Shari Czar Infinite Heart Space Virtual Yoga Judy Jetson

Sometimes I Wish I was Jane Jetson

When you need it most, the support of someone else, it can be the hardest time to ask or accept it. Recently I was facing some challenges in my business. I felt off track, unfocused and honestly alone. It was very difficult each day to show up and produce, when in reality I had no time to waste.

I was very lucky because the feeling didn’t last very long, but in truth it could have been solved a bit sooner if only I had reached out for help versus hid under my cloak letting no one in. The reason the feelings I was facing came to end was because I opened up to a friend.

For those that are not aware, I own my own business and it’s a team of one (and three quarters if you count the support from my husband in his spare time, and the overseeing that my dog provides). There are some benefits of being a team of one, but as many entrepreneurs and business leaders will note, it can be very lonely. You don’t always have someone to share your ideas, concerns and successes with. And where I do have a mentor and wonderful support from other entrepreneurs in my peer group, I don’t always feel comfortable reaching out.

What if they are busy with their stuff? What if they think I’m being silly and judge me for how I feel? What if, what if, what if. I call it the “What If” Syndrome. The mind is so creative in coming up with all the negative scenarios and fears, often keeping us from moving forward.

So you may be wondering, what happened? I had a video call scheduled with a friend of mine. Not going to a physical office each day, and with a number of my peers around the world, many of my calls are video calls to make the connections more personal. I will admit though on some days I wish I was Jane Jetson and could just use that mask she did when I am having a bad hair day or choose to “dress down”.

So here I find myself on a video call with a friend who lives two time zones away, so I don’t see her often other than on video. I always look forward to talking to this person because I leave each call feeling uplifted from the stories and laughter we share. So although I was in my down mood, I took the call doing my best not to let my sadness and frustration ooze through the computer.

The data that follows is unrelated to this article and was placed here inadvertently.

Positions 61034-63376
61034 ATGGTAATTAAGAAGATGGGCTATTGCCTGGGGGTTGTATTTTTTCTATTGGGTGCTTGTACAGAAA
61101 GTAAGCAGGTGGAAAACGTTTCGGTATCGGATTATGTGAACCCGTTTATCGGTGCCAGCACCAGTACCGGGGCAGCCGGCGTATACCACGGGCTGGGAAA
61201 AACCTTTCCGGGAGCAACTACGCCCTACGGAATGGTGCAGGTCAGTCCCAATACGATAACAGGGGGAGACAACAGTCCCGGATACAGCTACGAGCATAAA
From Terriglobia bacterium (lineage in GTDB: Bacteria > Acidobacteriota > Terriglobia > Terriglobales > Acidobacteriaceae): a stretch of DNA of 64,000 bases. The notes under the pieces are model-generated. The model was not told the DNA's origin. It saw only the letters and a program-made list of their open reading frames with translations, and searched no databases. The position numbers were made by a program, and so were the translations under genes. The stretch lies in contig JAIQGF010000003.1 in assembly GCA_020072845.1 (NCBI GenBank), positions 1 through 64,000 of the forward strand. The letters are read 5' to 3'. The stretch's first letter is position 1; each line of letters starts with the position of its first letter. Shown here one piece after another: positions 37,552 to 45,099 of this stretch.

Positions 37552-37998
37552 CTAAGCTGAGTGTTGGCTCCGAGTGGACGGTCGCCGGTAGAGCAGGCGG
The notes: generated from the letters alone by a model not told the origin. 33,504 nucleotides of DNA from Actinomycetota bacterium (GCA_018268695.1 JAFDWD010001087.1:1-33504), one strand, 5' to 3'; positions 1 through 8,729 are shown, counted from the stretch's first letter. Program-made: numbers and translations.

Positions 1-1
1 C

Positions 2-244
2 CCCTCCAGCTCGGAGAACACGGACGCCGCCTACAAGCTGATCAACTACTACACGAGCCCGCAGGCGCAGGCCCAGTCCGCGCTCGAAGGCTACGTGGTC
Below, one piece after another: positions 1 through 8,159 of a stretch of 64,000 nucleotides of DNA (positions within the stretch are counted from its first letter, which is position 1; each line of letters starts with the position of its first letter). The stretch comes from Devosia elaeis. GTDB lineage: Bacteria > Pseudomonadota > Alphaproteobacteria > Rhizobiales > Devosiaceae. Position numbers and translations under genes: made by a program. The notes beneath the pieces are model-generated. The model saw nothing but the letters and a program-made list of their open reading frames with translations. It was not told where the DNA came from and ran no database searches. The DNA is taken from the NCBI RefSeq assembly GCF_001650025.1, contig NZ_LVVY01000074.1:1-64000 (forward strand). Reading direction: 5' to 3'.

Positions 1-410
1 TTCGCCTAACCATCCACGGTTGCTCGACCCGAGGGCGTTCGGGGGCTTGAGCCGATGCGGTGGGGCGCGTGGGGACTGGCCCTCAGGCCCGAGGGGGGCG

In reality it only took her asking me a few questions about how I was doing for me to share some of my recent challenges. I let them flow and she took it all in stride. She listened. In only a few minutes she was sharing how she understood, and with some feelings I was experiencing, could relate. She guided me through inquiry to determine what I was going to do to move forward, and through it I saw my path.

I reciprocated on the call, although I’m sure she would have been happy just to be supported, but together we commiserated, laughed and solved a lot of our issues, or at least put a plan in place to do so. We each committed what our next steps would be and when we would have them done, knowing that the other would hold us accountable.

I left that call renewed and refocused. It was a bigger gift than I could have dreamt from speaking to this person. It was then I realized how silly I had been in hesitating to reach out to someone else for support. It was my own insecurities and fears, that “What If” Syndrome that prevented me from moving forward earlier. She and probably anyone else I reached out to would always have my back by listening and supporting versus judging. My biggest mistake was not trusting that they would.

A week later I was chatting online with someone and she shared what a difficult place she was in. I offered to get on a video chat with her to listen and lend my support. Her initial response was that she needed to process it internally first. If she could have seen me at that moment, she would have seen a smile come to my face. Not because I was judging her but because she was where I was a week before. Rather than letting others in, she was opting to handle it herself first. I shared with her my experience and left the door open for her to reach out.

It is not an uncommon story for someone struggling to feel alone and that they can’t reach out. Sometimes it is associated with work, sometimes personal. At times it can feel like the most vulnerable thing to share those types of feelings with others. The important thing to remember is that you are never alone. Whether it is a peer, a friend, a family member, or a hotline, there is always someone out there that provide support. Maybe it is just lending an ear to listen or maybe it’s helping to create a plan or set a direction. Whatever the level of support you require, I suggest not waiting and inviting in the support sooner rather than later.

When have you felt challenged or alone and finally reached out for help, and how did that move you forward?